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Germany’s 2012 Bid for European Dominemption


 



Many key economists worldwide are forecasting an end-of-year financial panic that’s expected to
drive the multitudes to abandon paper-based currency in exchange for a gold backed economic system.

How exactly does one say “Timing is everything” in German?




Senior Staff Writer:

Paul 0. Martin
Email:
Paul0Martin@att.net

ATLANTA – Europe’s staggering debt crisis has done nothing but worsen over the past year while one viable bailout plan continues to grow in strength and opposition. 

In the meantime, economists worldwide are forecasting an end-of-year financial panic that’s expected to drive the multitudes to abandon paper-based currency in exchange for a gold backed economic system. 

How does one say “Timing is everything” in German?

Germany’s “European Redemption Pact”
Germany's "European Redemption Pact," or as more and more are referring to the plan as "The European Domin-emption Pact," offers a form of “Eurobonds LTE” that can be squared with the German constitution and breaks the political logjam. It is an extremely creative way out of the debt crisis, but is not a soft option for PIIGS (Portugal, Italy, Ireland, Greece & Spain) and other states that are in trouble.
 
The plan, recently drafted by Germany's "Council of Economic Experts" was originally inspired by Alexander Hamilton’s "US Sinking Fund" created in 1790 to clean up the huge debt generated by our Revolutionary War. The then flourishing Virginia was comparable to Germany today.

With a potential 3000 tons between Spain, Italy and Portugal alone, maybe this latest scheme from Germany is an attempt to exploit vulnerable Euro zone countries to get its hands on their gold reserves while they are over a barrel. Either way, it's an old plan that has been revived as the Euro zone crisis deepens.

EuroZone states immediately shot the German plan down when it was originally proposed last November, but economic conditions have worsened since then and with it being the only viable plan available – most agree that it’s only a matter of time

More On Germany's "European Redemption Pact"
The plan splits the public debts of EMU states. Anything up to the Maastricht limit of 60% of GDP would remain sovereign. Anything over 60% would be transferred gradually into the redemption fund. This would be covered by joint bonds.

Italy would switch $958B, Germany $578B, France $498B, and so forth. The total was well over $2.4 trillion as of November but is rising fast as Europe’s slump corrupts debt dynamics. The sinking fund would slowly retire debt over twenty years, using designated tithes akin to Germany’s “Solidarity Surcharge”.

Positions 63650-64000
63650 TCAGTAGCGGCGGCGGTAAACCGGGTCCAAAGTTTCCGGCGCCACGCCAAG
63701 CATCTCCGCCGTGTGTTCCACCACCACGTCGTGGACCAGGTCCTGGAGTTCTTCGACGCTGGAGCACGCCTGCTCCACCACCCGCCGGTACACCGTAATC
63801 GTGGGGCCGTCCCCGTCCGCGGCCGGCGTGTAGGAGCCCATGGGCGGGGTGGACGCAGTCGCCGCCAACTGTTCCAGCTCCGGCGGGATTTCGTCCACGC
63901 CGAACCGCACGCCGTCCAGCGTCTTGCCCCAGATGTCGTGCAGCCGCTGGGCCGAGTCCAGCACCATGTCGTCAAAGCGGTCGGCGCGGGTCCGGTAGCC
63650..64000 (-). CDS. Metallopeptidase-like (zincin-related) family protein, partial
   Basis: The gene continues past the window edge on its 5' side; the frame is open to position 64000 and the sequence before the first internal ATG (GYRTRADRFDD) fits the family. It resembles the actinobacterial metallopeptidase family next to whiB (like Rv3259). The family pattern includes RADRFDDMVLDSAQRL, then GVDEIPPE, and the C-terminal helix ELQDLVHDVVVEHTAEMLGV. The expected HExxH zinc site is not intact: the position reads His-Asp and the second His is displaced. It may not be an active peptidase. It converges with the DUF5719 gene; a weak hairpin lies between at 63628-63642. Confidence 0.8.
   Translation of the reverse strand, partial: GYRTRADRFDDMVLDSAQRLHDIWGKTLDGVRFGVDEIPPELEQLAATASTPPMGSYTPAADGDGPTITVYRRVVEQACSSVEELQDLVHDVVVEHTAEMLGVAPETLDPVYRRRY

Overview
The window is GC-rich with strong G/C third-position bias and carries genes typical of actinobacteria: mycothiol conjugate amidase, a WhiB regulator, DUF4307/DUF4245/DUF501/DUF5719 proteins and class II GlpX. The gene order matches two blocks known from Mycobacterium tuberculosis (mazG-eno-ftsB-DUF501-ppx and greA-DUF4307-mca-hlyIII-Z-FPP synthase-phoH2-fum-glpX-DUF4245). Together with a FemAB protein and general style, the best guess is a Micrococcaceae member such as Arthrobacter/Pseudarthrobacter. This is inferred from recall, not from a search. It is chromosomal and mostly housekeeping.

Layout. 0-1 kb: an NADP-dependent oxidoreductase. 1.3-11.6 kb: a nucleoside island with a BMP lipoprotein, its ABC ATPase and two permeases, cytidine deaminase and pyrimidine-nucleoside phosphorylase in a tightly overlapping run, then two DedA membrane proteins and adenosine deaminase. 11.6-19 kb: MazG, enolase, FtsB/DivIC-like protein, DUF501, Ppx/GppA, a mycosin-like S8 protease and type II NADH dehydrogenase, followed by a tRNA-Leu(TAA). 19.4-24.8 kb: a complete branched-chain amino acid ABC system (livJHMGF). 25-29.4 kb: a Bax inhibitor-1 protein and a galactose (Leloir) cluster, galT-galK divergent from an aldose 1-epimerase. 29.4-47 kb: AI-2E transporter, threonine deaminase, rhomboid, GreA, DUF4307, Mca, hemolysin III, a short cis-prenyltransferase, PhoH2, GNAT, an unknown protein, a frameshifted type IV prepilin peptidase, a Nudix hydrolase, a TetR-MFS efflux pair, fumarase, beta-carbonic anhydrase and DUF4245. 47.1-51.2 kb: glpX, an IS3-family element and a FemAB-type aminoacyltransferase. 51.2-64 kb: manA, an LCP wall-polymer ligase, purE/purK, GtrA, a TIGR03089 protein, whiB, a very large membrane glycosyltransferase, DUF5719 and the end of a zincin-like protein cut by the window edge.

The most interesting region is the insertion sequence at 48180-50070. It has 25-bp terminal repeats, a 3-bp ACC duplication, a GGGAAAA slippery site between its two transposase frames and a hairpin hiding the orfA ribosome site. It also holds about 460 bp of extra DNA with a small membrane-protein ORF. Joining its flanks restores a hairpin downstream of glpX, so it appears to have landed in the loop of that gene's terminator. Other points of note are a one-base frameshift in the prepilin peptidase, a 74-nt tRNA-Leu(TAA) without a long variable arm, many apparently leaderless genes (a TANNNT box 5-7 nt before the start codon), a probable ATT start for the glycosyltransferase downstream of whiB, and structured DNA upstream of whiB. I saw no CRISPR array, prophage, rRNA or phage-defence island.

In effect, Germany would share its credit card to slash debt costs for Italy, Spain and others. Yet it is the exact opposition of fiscal union. While eurobonds are a federalizing catalyst, the fund would be temporary and self-extinguishing. “The fund is a return to the discipline of Maastricht with sovereign control over budgets,” said Dr Benjamin Weigert, the Council of Expert’s general-secretary.

The solution gets around the German Constitutional ruling passed last year.

The ingenious design gets around the German constitutional court, which ruled in September that the budgetary powers of the Bundestag cannot be alienated to any EU body under the Basic Law — the founding text of Germany’s vibrant post-War democracy.

“The Bard” Works His Magic – And So Goes “The Rub” …
Germany would have a lock hold over the fund, able to enforce a discipline that has some absolutely “fuhreous”. Each state would have to pledge 20% of their debt as collateral. “The assets could be taken from the country’s currency and gold reserves. The collateral nominated would only be used in the event that a country does not meet its payment obligations.”

Some critics find it telling that some of the countries in need of assistance are the same ones that are having problems with the Pact’s repayment terms.

There you have it, no free lunch, so much for European solidarity if true and the potential for Germany to get its hands on 3,000 tons of gold.

Germany would have a lock hold over the fund, able to enforce discipline. Each state would have to pledge 20% of their debt as collateral. “The assets could be taken from the country’s currency and gold reserves. The collateral nominated would only be used in the event that a country does not meet its payment obligations,” said the proposal.

This demand could enflame opinion in Italy and Portugal. Both states have kept their bullion, resisting the rush to sell by Britain and others. Italy has 2,451 tons of gold, valued at $98B in March.

Alessandro di Carpegna Brivio, a gold expert at Camperio Sim in Milan, said Italy should treat such proposals with care. “Everything being done at a European level is in the interests of Germany and France, to save their banks. It is not in the interest of Italy,” he said.

“We should use our gold to take care of our own debt, collateralizing bonds above 100% of GDP.  That would be a far more targeted approach,” he said.

ZeroHedge had a very interesting viewpoint, which backs up the importance of gold, despite the PTB claiming gold is unimportant in this global financial system.

Is Germany simply trying to bring home the gold this year?  What ever they're up to, their strength is our strength.  We gave it to them when we sent our top producers over there.


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